Today, you’ll read an article that tells you how to show hidden files and folders (in Linux, of course). This is something everyone should know. This is a basic skill that you’re almost certain to need if you make the decision to use Linux.
Fortunately, it’s pretty easy to show hidden files and folders. You’ll see…
First, I should probably explain what hidden files and folders are. They’re files and folders that start with a period. So
.foo.txt is a hidden file and
.bar could be a hidden directory. One should remember that Linux is, by design, a multi-user system. With that in mind, having hidden files makes sense – if you don’t want those files to be accidentally (or maliciously) edited.
Any files or folders that begins with a period will be a hidden file. If you’re new to Linux, you might want to leave them hidden until you’re a bit more comfortable working with system files. Or not… It’s your system, you do what you want with it.
In a GUI file manager, you can usually figure out how to show hidden files and folders pretty easily. Sadly, it’s not universal in a GUI. Look in the right click menu, under the “View” option, or in the application’s preferences. It’s also often ALT + H and I want to say I’ve even seen it be ALT + F4. Look around, you’ll find it.
This article is more about showing those hidden files and folders in the terminal. It’s a really easy command and won’t take too long to explain it to you. So, enough preamble, let’s begin.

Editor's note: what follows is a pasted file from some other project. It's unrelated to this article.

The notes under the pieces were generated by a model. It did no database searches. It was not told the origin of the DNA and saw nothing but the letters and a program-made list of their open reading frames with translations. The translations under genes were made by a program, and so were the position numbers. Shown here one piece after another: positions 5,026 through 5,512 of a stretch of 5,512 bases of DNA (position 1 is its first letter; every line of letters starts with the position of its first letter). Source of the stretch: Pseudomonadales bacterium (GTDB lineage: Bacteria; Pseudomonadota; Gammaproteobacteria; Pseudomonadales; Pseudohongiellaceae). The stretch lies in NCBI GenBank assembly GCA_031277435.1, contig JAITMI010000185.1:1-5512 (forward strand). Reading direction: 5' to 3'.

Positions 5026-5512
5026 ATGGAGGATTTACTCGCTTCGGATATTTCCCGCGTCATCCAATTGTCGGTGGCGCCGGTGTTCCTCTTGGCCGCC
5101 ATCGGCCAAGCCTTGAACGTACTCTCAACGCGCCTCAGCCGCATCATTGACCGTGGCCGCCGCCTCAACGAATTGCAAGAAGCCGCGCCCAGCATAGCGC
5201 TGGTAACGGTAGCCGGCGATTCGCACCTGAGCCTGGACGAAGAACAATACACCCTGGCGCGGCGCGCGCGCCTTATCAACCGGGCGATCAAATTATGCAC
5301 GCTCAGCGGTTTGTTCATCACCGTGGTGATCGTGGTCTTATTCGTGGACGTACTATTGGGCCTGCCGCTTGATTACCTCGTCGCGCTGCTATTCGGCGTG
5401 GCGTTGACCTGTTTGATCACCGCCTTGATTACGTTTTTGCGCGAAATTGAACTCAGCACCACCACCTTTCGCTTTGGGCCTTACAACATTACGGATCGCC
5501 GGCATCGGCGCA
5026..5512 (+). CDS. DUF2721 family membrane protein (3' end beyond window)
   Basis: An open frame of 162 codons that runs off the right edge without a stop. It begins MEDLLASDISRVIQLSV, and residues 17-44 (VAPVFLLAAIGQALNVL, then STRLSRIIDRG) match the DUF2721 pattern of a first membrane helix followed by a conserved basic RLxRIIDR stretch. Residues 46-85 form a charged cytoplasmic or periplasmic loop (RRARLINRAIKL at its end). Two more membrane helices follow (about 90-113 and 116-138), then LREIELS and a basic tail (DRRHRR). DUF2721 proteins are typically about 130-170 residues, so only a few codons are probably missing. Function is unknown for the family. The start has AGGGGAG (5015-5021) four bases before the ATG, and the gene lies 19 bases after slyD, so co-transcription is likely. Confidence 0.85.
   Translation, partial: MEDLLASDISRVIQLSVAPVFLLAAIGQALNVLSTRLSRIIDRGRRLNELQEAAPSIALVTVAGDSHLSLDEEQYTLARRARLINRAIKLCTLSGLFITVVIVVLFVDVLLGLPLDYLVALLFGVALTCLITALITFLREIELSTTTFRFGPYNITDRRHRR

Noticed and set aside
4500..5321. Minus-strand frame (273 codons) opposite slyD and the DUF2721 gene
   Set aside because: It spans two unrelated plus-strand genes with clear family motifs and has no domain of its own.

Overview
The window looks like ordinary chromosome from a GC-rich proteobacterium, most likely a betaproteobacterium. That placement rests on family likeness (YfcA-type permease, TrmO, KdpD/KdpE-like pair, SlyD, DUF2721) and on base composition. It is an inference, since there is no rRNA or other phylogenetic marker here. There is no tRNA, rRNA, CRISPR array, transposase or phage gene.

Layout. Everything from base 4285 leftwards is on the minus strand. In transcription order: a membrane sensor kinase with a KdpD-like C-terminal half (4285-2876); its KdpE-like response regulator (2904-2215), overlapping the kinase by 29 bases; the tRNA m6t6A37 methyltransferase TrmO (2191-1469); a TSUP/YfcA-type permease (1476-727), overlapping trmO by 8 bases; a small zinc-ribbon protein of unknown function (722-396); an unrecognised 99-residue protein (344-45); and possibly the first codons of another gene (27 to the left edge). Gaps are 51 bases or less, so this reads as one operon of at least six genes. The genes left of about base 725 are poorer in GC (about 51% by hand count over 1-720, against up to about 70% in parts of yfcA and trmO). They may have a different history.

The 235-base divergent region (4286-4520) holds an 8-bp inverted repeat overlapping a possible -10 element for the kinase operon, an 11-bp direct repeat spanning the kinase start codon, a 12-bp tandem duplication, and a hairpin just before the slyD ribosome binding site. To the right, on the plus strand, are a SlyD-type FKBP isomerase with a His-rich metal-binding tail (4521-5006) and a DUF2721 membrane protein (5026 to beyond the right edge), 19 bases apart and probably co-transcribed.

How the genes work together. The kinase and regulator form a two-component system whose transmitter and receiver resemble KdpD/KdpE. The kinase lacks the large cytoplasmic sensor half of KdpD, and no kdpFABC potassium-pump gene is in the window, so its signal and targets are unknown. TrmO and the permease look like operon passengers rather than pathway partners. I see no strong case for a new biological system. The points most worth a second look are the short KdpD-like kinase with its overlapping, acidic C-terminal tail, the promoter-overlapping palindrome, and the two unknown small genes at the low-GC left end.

Show Hidden Files And Folders:
This article requires an open terminal, like many other articles on this site. If you don’t know how to open the terminal, you can do so with your keyboard – just press
We’ll stay right in the default directory, your home directory. If you’re not currently in your home folder, you can get there with:
Your home folder should have all sorts of hidden files and folders. First, let’s see your home directory without showing the hidden files and folders:
Unless you’re in the habit of storing files in your home directory, you should have a fairly tidy list of folders and files that you’re likely already familiar with.
Now, let’s try again – this time showing hidden files and folders:
Or, you can get a more easy to read output with this command (and you get more information with it):
If you want to see it in action, you can try this command:
Now, if you use the
ls command you won’t see that file. If you use the
ls -a command you’ll see the hidden file that you created called .foo.txt. This of works with directories, as they too can be hidden.
Yup, that’s it. That’s today’s article. See? I told you it was easy.
Indeed, it is an easy article – and one most of my readers will already know. This one is aimed squarely at the new user who has yet to learn how to show hidden files and folders. It’s a pretty important skill to learn, and it’s also important to know which ones you probably shouldn’t edit. So, judicious use is important.
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